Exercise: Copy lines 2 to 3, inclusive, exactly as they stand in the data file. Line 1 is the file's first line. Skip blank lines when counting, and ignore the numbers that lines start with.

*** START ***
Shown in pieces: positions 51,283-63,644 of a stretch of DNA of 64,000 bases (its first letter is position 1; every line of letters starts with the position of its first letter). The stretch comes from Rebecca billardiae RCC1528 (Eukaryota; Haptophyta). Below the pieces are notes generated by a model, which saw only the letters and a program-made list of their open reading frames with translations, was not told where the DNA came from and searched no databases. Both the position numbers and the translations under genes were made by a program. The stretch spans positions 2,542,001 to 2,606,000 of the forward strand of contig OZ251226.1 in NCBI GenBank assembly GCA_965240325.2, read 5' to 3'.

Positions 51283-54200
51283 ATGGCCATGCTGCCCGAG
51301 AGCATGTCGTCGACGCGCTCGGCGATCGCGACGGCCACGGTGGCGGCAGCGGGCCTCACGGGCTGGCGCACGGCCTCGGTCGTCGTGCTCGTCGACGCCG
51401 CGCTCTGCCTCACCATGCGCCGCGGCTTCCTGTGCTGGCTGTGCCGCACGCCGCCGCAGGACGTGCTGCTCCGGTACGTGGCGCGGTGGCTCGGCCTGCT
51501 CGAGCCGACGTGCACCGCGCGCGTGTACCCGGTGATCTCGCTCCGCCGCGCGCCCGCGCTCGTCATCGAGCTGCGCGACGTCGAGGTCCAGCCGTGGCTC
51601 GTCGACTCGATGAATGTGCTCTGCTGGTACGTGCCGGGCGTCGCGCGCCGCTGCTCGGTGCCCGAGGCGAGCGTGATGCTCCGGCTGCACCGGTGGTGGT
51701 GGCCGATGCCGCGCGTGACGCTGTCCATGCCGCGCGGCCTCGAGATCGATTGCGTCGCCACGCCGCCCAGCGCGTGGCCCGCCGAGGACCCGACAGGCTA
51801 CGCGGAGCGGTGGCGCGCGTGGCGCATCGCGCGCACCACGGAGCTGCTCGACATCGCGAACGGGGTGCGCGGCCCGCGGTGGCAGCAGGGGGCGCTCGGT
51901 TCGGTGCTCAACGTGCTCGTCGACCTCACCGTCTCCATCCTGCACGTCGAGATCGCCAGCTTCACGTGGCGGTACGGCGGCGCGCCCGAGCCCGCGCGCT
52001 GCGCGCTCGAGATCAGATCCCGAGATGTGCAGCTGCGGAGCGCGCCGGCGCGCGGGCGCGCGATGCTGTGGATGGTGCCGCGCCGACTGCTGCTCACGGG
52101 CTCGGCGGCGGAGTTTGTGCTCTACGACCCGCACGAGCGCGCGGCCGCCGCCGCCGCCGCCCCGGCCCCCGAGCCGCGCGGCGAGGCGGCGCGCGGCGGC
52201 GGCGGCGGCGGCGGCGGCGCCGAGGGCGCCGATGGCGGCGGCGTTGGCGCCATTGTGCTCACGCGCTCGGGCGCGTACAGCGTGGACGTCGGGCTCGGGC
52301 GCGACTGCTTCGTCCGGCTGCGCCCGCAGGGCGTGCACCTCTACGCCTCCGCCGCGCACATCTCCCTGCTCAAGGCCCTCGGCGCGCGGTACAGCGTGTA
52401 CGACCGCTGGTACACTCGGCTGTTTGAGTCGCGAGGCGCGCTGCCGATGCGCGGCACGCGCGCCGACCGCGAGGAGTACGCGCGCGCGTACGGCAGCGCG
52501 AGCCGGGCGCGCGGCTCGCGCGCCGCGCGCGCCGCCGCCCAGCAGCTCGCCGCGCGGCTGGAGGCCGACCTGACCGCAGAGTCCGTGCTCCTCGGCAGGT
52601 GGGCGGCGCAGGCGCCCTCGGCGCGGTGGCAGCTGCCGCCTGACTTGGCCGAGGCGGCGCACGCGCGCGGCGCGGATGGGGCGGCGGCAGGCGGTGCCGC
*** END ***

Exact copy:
Positions 51283-54200
51283 ATGGCCATGCTGCCCGAG